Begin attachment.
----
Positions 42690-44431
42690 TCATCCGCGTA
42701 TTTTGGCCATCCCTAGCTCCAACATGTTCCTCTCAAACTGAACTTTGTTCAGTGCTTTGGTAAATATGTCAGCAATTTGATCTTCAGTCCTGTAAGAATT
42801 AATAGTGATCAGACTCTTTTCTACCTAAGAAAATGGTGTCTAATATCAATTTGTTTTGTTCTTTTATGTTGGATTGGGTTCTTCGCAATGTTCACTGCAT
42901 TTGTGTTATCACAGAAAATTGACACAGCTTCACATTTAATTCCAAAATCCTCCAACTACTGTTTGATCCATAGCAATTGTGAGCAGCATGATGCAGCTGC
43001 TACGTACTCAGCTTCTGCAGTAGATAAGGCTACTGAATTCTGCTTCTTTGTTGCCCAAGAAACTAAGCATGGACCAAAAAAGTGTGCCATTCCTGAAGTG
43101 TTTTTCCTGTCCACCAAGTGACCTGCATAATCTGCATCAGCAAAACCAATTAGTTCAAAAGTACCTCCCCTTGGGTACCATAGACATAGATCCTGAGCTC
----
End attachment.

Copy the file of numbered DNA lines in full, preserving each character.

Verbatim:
Positions 42690-44431
42690 TCATCCGCGTA
42701 TTTTGGCCATCCCTAGCTCCAACATGTTCCTCTCAAACTGAACTTTGTTCAGTGCTTTGGTAAATATGTCAGCAATTTGATCTTCAGTCCTGTAAGAATT
42801 AATAGTGATCAGACTCTTTTCTACCTAAGAAAATGGTGTCTAATATCAATTTGTTTTGTTCTTTTATGTTGGATTGGGTTCTTCGCAATGTTCACTGCAT
42901 TTGTGTTATCACAGAAAATTGACACAGCTTCACATTTAATTCCAAAATCCTCCAACTACTGTTTGATCCATAGCAATTGTGAGCAGCATGATGCAGCTGC
43001 TACGTACTCAGCTTCTGCAGTAGATAAGGCTACTGAATTCTGCTTCTTTGTTGCCCAAGAAACTAAGCATGGACCAAAAAAGTGTGCCATTCCTGAAGTG
43101 TTTTTCCTGTCCACCAAGTGACCTGCATAATCTGCATCAGCAAAACCAATTAGTTCAAAAGTACCTCCCCTTGGGTACCATAGACATAGATCCTGAGCTC